Photo by Musa Alzanoun

Photo by Musa Alzanoun

By Yousaf K

The continuous Israel-Hamas war has severely restricted food supplies to the vulnerable population of Gaza strip.  The Food and Agriculture Organization (FAO) raised concerns over the growing hunger crisis in the seemingly endless war.  Famine is projected to befall the population in its northern region by May 2024.  According to Integrated Food Security Phase Classification (IPC), if humanitarian assistance does not reach the exposed population and the hostilities do not cease immediately, the entire Gaza will face imminent famine, endangering the entire population, including women, children and the elderly.

The IPC, in its latest data release, indicates acute food insecurity for half the population, or over 1 million.  Recent data, compared to the prior data analysis issued in December last year, shows food insecurity has grown by 85 per cent in just a few months.  The data further showed that nearly every household have skipped at least one meal to ensure food for the children.  People have gone full days and nights without eating – sometimes as infrequently as 10 times in a whole month.

Worldwide organizations promoting food security for the global population have frequently stressed upon the urgent measures to save the hungry in Gaza.  FAO director Qu Dongyu called for an urgent humanitarian ceasefire in areas with intense continued war, noting this will help in easing suffering of civilians, in addition to helping the smooth delivery of foreign assistance.  In a statement during an event organized by the Government of Italy, Qu reiterated the need for instant peace to safeguard food security and people’s right to food as a basic human right.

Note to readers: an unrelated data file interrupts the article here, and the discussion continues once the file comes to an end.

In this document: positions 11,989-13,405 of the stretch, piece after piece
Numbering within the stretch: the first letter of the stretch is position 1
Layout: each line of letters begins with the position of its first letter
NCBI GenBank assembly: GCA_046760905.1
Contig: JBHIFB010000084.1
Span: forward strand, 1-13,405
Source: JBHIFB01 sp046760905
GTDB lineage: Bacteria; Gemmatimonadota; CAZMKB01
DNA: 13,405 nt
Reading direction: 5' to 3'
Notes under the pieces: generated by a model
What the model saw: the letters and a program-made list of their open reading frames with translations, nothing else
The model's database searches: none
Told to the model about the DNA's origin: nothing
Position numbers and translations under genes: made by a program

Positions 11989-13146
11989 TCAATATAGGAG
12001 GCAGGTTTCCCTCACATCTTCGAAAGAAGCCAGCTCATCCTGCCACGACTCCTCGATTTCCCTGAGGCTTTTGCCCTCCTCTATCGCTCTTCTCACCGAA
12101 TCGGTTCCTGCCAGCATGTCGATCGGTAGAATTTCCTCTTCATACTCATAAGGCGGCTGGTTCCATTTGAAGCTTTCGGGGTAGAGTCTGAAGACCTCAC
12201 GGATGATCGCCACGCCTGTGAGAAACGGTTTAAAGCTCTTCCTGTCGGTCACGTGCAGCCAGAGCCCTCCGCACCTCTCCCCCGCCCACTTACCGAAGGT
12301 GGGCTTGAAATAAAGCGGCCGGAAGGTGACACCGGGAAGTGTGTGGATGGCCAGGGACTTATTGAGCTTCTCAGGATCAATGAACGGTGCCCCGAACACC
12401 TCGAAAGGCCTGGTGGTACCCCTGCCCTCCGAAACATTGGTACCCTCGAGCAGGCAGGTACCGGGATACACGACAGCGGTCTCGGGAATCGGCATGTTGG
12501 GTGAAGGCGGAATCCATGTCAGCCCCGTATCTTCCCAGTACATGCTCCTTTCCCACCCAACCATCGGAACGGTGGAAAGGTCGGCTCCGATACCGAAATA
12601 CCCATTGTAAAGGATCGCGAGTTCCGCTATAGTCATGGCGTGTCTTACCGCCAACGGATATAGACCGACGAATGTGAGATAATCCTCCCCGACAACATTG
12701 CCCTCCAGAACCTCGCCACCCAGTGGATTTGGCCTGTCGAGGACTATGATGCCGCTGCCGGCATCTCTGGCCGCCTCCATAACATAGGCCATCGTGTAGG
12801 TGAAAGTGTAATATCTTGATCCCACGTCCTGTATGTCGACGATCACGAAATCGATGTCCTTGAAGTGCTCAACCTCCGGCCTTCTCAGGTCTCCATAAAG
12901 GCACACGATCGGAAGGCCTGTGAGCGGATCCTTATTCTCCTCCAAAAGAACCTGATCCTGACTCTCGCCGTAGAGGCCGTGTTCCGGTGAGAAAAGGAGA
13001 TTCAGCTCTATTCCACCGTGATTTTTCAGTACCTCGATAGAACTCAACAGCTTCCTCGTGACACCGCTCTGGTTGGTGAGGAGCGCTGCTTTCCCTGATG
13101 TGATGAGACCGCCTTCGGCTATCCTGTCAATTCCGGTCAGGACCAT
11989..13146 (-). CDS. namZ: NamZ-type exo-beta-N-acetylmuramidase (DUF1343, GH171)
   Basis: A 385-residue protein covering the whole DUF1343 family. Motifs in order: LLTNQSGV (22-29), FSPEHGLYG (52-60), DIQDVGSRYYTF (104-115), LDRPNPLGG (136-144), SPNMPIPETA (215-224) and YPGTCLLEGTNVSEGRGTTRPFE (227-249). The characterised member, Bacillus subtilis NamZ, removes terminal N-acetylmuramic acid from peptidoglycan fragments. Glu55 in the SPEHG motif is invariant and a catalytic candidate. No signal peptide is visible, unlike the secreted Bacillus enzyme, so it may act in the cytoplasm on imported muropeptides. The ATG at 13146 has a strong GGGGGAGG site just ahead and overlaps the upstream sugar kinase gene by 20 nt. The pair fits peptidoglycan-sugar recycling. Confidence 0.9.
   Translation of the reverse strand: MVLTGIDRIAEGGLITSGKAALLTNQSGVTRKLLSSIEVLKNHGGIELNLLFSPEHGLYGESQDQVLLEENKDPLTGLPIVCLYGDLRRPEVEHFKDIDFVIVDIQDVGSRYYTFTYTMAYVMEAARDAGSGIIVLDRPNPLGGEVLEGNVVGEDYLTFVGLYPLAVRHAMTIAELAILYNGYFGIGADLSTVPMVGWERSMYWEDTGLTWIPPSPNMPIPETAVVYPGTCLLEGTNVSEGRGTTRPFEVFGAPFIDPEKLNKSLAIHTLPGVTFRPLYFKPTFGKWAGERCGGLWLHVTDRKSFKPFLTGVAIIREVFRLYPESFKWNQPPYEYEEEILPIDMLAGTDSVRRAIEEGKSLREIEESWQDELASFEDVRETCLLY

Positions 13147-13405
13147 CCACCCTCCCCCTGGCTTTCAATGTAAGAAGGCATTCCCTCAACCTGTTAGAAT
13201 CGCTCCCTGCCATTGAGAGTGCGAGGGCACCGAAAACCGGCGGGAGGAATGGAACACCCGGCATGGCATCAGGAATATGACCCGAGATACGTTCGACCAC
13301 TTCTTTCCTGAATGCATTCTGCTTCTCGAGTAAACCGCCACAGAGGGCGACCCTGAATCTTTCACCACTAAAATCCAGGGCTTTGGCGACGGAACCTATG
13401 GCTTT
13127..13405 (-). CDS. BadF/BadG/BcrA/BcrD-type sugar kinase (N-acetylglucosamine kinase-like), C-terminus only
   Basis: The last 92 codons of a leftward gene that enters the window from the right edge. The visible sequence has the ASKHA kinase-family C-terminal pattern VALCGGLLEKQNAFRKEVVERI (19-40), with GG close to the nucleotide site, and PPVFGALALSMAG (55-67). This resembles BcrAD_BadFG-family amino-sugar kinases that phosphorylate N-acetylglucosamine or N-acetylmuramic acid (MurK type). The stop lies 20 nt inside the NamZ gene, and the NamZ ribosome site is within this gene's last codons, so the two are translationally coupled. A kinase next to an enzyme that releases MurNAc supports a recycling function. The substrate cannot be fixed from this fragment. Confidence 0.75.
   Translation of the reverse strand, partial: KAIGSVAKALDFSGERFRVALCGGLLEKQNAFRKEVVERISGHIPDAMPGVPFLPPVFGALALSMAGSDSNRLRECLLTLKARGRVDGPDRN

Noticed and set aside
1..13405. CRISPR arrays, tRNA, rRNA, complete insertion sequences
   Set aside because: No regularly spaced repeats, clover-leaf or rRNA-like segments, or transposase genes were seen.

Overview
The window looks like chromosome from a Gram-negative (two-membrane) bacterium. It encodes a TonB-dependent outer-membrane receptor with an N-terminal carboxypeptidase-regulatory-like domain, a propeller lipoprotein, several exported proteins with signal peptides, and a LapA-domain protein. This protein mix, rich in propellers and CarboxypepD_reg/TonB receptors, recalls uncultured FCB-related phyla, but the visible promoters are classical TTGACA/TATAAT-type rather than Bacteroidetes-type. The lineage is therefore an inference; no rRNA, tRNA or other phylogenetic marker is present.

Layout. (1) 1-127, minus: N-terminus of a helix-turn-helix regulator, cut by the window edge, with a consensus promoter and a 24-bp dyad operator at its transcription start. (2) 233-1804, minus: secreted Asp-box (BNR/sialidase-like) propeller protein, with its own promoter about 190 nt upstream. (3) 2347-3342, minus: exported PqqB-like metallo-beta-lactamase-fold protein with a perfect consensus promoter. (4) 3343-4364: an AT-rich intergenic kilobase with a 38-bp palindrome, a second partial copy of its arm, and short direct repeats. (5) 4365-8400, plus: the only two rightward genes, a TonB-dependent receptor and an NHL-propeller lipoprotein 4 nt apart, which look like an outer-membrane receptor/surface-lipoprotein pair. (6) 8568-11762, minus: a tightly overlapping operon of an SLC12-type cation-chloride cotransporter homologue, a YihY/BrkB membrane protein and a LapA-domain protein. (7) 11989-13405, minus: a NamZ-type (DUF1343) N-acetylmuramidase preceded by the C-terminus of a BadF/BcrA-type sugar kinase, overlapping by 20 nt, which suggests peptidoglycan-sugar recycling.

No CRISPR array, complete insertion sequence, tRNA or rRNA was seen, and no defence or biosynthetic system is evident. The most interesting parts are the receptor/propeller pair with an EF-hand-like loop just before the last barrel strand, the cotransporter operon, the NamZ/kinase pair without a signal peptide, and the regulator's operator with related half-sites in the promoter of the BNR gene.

Meanwhile, United States President Joe Biden, on March 1, announced plans to send supplies and carry out the first ever food drop through the air-space.  The decision was taken a day after the deaths of dozens of Palestinians queuing for food as the humanitarian catastrophe unfolded in the packed coastal territory.  Few other countries, including France, and Jordan, have previously carried out supply drops into Gaza by air.

World Food Program sent a 14-truck food convoy in an effort to provide emergency relief since aid to Gaza ceased on 20 February.  The deliveries, however, were turned back by the Israeli Defense Force (IDF) after a strict inspection at Wadi checkpoint in Gaza.  The rejected convoy was subsequently stopped by the large desperate hungry crowd, which looted the trucks containing 200 tons of food.  WFP Deputy Executive Director showed concerns over the necessity for continued support to explore every possible way to fight food famine in the region.

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